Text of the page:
Closed on Account of Weather

Alpine and tundra zones are harsh habitats for any organism. Favorable conditions are fleeting and nasty weather can crop up in the blink of an eye. Whereas animals in these habitats can take cover, plants don't have that luxury. They are stuck in place and have to deal with whatever comes their way. Despite these challenges, myriad plant species have adapted to these conditions and thrive where other plants would perish. The intense selection pressures of these habitats have led to some fascinating evolutionary adaptations, especially when it comes to reproduction.

Take, for instance, the Arctic gentian (Gentianodes algida). This lovely plant can be found growing in alpine and tundra habitats in both North America and Asia. Like most plants of these habitats, the Arctic gentian has a low growth habit, forming a dense cluster of fleshy, narrow leaves that hug the ground. This protects the plant from blustering winds and extreme cold. From late July until early September, when the short growing season is nearly over, this wonderful plant comes into bloom. 

Clusters of white and blue speckled flowers are borne on short stems and, unlike other angiosperms that readily self-pollinate under harsh conditions, the Arctic gentian requires outcrossing to set seed. This can be troublesome. As you can imagine, pollinators can be in short supply in these habitats. What's more, with conditions changing on a dime, the flowers must be able to cope with whatever comes their way. The Arctic gentian is not helpless though. It has an interesting adaptation to these habitats and it involves movement.

Only a handful of plant species are known for their ability to move their various organs with relative rapidity. This gentian probably doesn't make that list very often. However, it probably should as its flowers are capable of responding to changes in weather by closing up shop. It is not alone in this behavior. Plenty of plant species will close their flowers on cold, dreary days. What is so special about the Arctic gentian is that it seems especially attuned to the weather. Within minutes of an incoming thunderstorm (a daily occurrence in the Rockies, for example) the Arctic gentian will close up its flowers. This is done via changes in turgor pressure within the cells. But what is the signal that cues this gentian in that a storm is fast approaching?

Researchers have investigated multiple stimuli in search of the answer. Plants don't seem to respond to changes in sunlight, wind, or humidity. Instead, temperature seemed to be the only signal capable of eliciting this response. When temperatures suddenly drop, the flowers will begin to close. Only when the temperature begins to rise will the flowers reopen. These movements are quite rapid too. Flowers will close completely within 6 - 10 minutes of a rapid decease in temperature. The reverse takes a bit longer, with most flowers needing 25 - 40 minutes to reopen.

So, why does the plant go through the trouble of closing up shop? It all has to do with sexual reproduction in these harsh conditions. Because this species doesn't self, pollen is at a premium. The plant simply can't afford the risk of rain washing it all away. The tightly closed flowers prevent that from happening. Also, wet flowers have been shown to discourage pollinators, even when favorable weather returns. Aside from interfering with pollen, rain also dilutes nectar, reducing its energy content and thus reducing the reward for any bee that would potentially visit the flower.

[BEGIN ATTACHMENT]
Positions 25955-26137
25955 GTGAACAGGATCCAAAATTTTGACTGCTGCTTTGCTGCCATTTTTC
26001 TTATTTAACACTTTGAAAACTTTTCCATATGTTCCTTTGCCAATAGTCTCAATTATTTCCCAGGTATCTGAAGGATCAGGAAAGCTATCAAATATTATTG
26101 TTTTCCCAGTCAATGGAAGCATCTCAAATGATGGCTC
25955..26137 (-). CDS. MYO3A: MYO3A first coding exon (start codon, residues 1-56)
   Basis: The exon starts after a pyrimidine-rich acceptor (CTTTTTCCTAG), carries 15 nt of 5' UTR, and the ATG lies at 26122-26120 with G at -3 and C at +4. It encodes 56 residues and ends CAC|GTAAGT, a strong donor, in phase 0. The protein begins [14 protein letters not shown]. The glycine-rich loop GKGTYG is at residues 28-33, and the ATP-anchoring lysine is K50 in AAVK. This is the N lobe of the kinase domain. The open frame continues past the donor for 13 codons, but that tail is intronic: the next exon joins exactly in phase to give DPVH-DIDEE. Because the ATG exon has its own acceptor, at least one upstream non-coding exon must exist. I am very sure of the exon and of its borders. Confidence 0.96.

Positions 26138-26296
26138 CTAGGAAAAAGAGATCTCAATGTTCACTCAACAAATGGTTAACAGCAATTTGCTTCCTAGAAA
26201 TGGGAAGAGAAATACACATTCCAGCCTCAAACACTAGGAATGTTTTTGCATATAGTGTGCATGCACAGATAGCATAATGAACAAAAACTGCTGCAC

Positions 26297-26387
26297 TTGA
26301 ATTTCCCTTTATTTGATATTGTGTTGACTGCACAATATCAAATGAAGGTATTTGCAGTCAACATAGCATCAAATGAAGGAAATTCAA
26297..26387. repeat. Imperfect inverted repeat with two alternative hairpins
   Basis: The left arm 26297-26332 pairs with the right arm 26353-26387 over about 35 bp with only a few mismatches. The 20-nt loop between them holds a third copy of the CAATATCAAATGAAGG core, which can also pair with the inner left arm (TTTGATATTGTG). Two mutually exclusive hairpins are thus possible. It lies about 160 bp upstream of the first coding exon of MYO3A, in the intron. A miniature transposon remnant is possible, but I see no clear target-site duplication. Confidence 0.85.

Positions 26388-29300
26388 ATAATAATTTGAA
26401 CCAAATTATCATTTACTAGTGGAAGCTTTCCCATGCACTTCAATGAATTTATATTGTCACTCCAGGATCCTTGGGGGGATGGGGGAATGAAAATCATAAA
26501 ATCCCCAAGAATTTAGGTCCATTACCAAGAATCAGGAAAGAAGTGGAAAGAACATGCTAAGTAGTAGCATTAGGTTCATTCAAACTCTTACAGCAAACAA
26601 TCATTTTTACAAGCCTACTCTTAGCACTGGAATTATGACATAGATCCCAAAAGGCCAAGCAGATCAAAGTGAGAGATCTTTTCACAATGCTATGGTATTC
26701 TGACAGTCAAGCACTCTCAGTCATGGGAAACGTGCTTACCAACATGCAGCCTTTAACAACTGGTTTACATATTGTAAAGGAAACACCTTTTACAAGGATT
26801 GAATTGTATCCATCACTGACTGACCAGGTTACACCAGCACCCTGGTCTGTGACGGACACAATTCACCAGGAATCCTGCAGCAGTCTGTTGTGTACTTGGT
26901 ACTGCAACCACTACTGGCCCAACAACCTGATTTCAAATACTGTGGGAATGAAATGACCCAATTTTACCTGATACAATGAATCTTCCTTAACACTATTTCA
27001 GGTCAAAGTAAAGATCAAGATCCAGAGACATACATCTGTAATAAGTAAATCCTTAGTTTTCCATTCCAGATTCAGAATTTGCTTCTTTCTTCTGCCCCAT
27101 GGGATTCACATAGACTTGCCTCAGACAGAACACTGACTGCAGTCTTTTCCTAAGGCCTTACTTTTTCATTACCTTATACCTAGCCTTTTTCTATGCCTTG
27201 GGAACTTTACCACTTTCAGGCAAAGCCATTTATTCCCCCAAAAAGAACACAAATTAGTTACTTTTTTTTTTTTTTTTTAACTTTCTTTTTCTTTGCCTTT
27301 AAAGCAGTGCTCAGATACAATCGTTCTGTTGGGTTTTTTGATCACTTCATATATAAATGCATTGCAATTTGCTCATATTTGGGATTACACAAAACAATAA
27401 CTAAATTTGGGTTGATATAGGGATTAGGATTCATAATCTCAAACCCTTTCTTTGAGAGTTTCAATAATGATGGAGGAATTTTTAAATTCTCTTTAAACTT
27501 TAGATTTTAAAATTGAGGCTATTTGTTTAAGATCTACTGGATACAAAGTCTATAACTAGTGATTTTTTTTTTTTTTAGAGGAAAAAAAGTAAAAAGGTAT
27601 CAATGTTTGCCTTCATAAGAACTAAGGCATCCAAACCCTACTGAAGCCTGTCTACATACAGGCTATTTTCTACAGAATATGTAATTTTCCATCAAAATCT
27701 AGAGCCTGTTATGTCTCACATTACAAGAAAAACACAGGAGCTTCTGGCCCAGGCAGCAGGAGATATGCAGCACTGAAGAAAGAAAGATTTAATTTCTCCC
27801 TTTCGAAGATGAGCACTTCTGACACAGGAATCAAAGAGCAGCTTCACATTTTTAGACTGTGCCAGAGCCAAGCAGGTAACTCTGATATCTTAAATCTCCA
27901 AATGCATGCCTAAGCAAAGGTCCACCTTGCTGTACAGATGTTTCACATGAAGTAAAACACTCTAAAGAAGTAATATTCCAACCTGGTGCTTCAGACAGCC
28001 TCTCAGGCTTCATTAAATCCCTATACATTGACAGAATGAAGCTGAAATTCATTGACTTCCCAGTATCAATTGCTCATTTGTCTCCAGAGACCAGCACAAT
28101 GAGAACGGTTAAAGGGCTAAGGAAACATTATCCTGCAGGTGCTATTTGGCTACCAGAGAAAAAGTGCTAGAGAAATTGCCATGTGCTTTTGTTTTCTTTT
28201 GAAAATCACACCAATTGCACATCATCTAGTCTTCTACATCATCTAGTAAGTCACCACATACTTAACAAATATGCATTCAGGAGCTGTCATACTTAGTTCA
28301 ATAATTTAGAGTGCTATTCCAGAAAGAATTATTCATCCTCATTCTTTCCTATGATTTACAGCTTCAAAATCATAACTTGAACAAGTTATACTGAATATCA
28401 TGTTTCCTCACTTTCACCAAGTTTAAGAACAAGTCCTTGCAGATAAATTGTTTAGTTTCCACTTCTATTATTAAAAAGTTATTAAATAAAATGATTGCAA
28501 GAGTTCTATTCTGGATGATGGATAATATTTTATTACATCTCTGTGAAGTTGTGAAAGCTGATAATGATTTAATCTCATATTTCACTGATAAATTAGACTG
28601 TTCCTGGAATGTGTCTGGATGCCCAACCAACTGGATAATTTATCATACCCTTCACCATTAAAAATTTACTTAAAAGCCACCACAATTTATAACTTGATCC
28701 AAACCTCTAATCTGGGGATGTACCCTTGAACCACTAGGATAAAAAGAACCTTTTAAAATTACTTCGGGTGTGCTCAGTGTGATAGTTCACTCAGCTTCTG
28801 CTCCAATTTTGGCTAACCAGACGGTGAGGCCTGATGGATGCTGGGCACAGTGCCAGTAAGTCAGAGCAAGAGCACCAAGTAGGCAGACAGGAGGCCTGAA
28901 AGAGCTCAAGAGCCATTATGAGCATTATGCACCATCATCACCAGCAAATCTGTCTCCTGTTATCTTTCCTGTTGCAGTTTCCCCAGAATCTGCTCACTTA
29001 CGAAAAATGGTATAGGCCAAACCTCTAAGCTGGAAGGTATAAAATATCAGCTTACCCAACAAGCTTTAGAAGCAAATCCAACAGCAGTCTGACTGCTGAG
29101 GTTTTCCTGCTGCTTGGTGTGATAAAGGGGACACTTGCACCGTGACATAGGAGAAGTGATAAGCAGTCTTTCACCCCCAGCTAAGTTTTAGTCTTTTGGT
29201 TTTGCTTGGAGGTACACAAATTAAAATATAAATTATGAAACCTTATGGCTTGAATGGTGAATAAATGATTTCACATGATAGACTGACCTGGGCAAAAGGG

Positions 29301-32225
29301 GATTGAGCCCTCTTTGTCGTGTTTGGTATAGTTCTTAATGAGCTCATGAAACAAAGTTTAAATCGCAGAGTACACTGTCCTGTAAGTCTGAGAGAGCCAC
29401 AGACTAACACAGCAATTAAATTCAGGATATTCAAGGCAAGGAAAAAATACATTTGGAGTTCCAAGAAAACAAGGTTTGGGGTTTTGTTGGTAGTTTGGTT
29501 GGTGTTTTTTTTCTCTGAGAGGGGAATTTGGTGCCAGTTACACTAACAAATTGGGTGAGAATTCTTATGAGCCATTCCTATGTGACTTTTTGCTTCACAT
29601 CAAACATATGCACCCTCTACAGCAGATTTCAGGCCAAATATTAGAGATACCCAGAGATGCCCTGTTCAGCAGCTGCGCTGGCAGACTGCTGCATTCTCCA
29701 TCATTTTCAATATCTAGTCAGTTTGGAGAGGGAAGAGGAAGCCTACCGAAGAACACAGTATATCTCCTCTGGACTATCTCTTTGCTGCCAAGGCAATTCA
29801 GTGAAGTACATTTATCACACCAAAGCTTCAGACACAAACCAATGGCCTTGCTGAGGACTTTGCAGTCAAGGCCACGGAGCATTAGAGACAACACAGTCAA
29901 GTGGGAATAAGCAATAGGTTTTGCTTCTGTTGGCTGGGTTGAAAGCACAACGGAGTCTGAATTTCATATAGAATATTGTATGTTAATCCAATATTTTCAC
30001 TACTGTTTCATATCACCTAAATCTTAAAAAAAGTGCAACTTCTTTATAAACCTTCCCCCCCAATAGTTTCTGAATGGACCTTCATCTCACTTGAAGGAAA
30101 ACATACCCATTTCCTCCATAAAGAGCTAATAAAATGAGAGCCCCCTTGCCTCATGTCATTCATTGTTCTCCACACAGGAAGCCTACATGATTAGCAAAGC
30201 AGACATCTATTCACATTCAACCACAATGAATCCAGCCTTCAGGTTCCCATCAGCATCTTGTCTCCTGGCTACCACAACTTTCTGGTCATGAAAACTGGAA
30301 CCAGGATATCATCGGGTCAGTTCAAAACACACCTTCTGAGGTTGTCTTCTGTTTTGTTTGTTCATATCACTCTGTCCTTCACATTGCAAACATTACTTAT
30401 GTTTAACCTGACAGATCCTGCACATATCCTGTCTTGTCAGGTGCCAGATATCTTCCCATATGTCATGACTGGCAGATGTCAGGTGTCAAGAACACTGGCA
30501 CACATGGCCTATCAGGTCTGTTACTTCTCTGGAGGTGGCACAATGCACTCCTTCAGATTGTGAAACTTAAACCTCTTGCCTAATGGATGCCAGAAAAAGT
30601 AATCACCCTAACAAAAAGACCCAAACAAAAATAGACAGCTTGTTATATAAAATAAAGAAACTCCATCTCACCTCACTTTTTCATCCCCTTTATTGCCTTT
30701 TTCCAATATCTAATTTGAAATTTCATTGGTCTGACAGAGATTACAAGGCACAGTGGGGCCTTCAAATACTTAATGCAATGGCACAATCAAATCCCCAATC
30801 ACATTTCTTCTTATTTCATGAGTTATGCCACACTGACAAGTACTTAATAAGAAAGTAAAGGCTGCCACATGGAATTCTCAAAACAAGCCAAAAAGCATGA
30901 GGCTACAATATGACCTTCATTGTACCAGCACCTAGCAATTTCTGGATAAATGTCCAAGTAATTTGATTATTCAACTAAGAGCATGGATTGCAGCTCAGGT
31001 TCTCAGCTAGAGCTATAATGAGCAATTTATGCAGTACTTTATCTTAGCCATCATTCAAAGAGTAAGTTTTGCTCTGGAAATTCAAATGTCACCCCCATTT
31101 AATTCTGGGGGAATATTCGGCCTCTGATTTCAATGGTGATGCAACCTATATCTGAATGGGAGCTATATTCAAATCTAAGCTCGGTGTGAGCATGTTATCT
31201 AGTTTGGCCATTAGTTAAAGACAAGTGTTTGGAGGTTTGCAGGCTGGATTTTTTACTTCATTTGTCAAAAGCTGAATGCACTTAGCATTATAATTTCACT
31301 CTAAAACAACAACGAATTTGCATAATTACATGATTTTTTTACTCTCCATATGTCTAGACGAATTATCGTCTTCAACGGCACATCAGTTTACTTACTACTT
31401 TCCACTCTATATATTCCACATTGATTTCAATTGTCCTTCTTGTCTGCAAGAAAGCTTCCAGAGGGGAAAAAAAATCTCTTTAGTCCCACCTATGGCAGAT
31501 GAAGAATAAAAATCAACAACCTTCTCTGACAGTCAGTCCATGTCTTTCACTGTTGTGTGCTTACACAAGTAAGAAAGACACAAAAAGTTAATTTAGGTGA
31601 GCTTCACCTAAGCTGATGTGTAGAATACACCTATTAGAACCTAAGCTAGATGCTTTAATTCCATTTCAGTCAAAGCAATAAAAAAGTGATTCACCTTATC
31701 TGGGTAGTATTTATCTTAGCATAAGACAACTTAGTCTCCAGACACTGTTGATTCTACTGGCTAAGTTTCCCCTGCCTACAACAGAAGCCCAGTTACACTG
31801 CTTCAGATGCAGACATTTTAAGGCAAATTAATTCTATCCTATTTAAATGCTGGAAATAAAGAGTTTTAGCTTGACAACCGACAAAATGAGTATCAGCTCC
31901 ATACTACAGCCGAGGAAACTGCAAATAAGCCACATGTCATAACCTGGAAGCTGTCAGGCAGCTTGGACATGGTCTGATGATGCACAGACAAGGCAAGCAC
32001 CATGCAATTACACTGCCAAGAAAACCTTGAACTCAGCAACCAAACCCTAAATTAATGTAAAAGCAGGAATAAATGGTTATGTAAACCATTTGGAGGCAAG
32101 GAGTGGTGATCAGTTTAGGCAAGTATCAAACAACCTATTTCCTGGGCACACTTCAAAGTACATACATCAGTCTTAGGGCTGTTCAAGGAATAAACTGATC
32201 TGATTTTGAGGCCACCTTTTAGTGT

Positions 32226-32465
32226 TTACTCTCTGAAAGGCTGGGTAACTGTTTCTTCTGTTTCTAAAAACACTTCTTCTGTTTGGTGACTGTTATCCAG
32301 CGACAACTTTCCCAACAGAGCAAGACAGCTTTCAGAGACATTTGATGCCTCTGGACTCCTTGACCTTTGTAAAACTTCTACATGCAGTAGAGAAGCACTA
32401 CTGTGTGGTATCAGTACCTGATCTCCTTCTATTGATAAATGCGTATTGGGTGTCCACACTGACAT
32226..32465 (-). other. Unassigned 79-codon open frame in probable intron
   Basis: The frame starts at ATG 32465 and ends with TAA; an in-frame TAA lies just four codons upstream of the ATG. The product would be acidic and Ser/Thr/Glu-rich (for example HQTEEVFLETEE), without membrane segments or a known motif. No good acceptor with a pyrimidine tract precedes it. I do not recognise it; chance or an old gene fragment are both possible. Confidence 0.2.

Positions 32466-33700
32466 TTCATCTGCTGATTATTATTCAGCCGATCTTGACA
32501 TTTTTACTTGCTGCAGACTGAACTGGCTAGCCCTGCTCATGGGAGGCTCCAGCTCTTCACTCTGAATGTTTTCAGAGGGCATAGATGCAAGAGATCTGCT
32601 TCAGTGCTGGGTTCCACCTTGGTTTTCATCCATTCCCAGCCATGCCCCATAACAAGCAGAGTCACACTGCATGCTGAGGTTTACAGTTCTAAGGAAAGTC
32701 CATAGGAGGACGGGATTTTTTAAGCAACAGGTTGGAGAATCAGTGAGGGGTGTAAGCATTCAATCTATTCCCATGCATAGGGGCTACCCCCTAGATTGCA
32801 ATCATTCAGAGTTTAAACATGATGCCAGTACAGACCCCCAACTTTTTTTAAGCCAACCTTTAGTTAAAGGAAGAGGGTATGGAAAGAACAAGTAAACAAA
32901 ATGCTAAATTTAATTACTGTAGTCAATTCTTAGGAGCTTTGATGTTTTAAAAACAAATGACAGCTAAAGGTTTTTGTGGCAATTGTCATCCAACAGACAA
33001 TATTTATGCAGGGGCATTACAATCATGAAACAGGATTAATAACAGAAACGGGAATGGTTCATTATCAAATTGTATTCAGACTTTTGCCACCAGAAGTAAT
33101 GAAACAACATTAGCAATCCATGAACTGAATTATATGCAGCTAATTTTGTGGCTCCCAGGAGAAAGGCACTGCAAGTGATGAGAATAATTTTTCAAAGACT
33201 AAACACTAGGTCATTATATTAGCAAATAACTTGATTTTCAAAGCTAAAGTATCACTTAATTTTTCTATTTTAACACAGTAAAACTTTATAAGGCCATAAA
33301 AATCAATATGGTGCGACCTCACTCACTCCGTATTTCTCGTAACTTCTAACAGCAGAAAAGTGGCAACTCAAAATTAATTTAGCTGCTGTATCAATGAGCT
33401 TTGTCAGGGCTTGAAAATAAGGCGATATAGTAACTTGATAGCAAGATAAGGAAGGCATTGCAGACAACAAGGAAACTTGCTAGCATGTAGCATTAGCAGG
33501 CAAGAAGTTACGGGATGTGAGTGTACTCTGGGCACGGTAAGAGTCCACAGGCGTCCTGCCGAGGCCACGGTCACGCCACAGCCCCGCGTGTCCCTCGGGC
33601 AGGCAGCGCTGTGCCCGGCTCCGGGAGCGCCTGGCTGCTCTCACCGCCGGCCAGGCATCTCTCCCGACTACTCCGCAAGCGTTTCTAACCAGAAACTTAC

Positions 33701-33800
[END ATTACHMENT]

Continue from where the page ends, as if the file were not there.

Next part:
Being able to rapidly respond in changes in weather is important in these volatile habitats. Plants must be able to cope otherwise they risk extirpation. By closing up its flowers during inclement weather, the Arctic gentian is able to protect its vital reproductive resources.

Photo Credits: [1]

Further Reading: [1]

 

Arctic Bone Nurseries

Life and death are two sides of the same coin. In death, an organisms body is broken down into its constituent parts and redistributed throughout the environment. As such, decomposition is a major player in the global cycling of nutrients. Nowhere does this become more apparent than in nutrient limited habitats like the Arctic Tundra.

The Arctic is known for being quite harsh. A combination of low temperatures, low water availability, and short summers make for tough conditions for any plant. What's more, low temperatures and water availability also mean nutrients are hard to get at. It stands to reason then that any potential uptick in nutrient availability would be a boon for Arctic plant life.

This is where dead animals come in. When a large animal like a muskox dies, its body can take many years to break down. Each summer, as temperatures rise above freezing, decomposition slowly eats away at the tissues. Research has found that nutrient levels, specifically nitrogen, are much higher within a meter radius around the carcass. Plants in this region were found to have higher nitrogen levels in their tissues and achieved the most luscious growth.

Nutrients aren't the only benefit carcasses provide, they also offer a favorable microclimate. Many herbivores instinctually avoid feeding around dead animals as a way of limiting exposure to disease. Researchers found that grazing levels were lower around most of the carcasses they studied. Another benefit is shelter. Wind is an ever present force to reckon with on the tundra. Carcasses provide a sheltered area that serves as an oasis for seeds to germinate and grow. The carcass also acts like a filter, collecting debris and allowing soils to build over time. Other animals may find this a favorable place to hide or hunt and thus the importance of these carcass islands becomes all the more apparent.

Photo Credits: Neil Shubin and Brian Whitlock

Further Reading:
http://pubs.aina.ucalgary.ca/arctic/arctic55-4-389.pdf